• Strong business processes—The broad definition of e-signatures from the Uniform Electronic Transactions Act is an embodiment of the flexibility built into the law. The law allows for a great range of electronic contracting, and allows businesses to specifically tailor the means of electronic contracting to fit their own unique needs. Some businesses find it desirable to engage a third party contractor to supply electronic signature software. E-signature software can help provide added levels of security, for example, by requiring a signatory to enter a unique code provided through secure communications channels in order to sign a document. But such elaborate measures are not an absolute requirement for effective e-signing. Given the broad definition of e-signing under U.S. law, even mutual assent to signing an attached document expressed in the body of an email exchange would likely create valid e-signatures. Of course, just because it may be possible to validly e-sign documents through relatively simple methods does not mean one should be cavalier about e-signing. Since the intent to sign is key to the validity of an e-signature, the instrument itself should spell out how that intent is to be manifested. For instance, if a contract is meant to be e-signed when a signatory types in his/her name in a box on the last page, it can be helpful for the contract itself to state clearly just that: by typing one's name in the box on the last page, the typist is displaying his or her intent to sign the document. However e-signing is effectuated, it should be bolstered by extrinsic business processes. Talking with the signer in person or by phone before e-signing, relying on an existing and ongoing business relationship, and receiving payment are all things extrinsic to the electronically signed document which can serve as supplemental evidence of the intent to sign. In addition to showing the intent to sign, extrinsic business processes can also help prevent forgery by documenting that the person you expect to e-sign the document is the one who in fact completes the electronic signature.
  • Forgery common concern, but uncommon in practice—Probably the most common fear among the e-signing uninitiated is forgery or fraud: a person signing a document purporting to be someone else, or a person signing a document then later claiming that he or she did not in fact sign the document. Very few contract disputes are related to the identity of the contracting parties or the authenticity of the signatures on the documents. Even so, neither paper signatures nor electronic signatures are fully resistant to fraud, and occasionally accusations of forgery or fraud do come up in the e-signature context. Fortunately, the two easiest ways to avoid forgery or fraud allegations when dealing with electronically signed documents are the same things that are best practices anyway in the business process of obtaining e-signatures. One is relying in part on complimentary businesses processes. It is going to be hard for a signatory to claim it was not her who in fact e-signed a document if the other party can produce outgoing and incoming emails showing receipt and return of the signed document from the signatory's individual email address. The second common method to prevent forgery or fraud in e-signing is the utilization of security software. Software can be effective, but executives need to remember that software alone is not a panacea. While the specter of forgery and fraud in e-signing is a common concern among those who can remember doing business in a simpler time, the reality is that it is very rare for a forgery or fraud claim to arise out of the electronic signing of a document. Such claims are relatively easy to prevent with basic precautionary measures. In fact, emailing a document for e-signing is more secure than sending a paper document, as people need unique user names and passwords to log in to email accounts but anyone can pick up a loose paper document left unattended.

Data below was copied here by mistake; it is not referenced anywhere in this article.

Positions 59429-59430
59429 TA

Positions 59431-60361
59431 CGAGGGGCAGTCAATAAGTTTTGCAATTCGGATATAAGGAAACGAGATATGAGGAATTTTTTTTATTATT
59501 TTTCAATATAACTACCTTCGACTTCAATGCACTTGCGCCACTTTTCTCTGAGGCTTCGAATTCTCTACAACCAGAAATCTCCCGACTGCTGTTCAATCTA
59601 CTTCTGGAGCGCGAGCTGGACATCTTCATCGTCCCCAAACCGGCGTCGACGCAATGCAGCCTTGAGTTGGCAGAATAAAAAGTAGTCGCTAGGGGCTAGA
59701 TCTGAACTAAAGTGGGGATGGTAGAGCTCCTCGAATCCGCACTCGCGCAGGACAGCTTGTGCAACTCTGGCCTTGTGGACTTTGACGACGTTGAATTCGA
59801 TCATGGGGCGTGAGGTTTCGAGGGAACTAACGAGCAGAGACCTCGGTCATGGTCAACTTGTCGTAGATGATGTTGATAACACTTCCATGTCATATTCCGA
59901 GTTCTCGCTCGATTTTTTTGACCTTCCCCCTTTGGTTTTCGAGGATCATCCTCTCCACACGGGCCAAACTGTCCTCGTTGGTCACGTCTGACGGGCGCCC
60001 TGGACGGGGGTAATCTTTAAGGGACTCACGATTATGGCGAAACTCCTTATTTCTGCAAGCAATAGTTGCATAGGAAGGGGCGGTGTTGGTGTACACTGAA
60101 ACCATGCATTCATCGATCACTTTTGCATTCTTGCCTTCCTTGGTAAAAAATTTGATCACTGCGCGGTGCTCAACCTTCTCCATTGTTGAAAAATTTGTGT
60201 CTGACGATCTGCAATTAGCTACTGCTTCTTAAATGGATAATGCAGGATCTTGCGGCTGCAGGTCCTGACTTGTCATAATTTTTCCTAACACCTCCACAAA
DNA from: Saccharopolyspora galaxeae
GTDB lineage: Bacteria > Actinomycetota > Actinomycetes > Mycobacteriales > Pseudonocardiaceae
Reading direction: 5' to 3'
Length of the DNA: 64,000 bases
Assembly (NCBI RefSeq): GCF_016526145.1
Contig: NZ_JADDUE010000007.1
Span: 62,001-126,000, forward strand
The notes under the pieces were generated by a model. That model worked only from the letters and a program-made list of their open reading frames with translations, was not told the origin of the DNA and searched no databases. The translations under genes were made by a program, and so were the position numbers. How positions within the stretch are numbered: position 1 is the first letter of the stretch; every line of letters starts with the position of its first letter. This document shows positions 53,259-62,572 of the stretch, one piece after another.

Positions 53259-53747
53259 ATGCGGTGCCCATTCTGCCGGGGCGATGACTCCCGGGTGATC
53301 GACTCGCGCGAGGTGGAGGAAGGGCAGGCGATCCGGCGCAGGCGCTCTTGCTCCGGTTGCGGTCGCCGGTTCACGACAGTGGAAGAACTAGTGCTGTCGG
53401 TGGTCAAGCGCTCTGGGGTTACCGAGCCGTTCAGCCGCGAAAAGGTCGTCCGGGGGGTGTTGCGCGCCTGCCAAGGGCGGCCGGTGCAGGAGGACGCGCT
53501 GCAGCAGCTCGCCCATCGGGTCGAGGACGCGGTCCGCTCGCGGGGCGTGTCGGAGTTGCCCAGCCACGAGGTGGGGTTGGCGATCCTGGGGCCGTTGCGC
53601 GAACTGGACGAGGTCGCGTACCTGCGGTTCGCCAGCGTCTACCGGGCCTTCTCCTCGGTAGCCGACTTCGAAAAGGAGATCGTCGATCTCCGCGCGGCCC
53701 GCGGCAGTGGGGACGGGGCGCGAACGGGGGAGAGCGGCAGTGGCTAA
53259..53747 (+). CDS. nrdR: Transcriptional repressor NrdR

Legal Help May Be Desirable

Transitioning to the e-signing of documents can be a great way to cut down on overhead, streamline business practices, and do a small part to help the environment, all with very little risk. The right attorney can draft documents which specifically allow for e-signing, and can offer advice on business practices which will ensure enforceability and prevent fraud.

Digital signatures in construction are, without a doubt, the future in the industry. With a little forethought, and the right legal help, implementing e-signing can have a very favorable risk-to-reward ratio.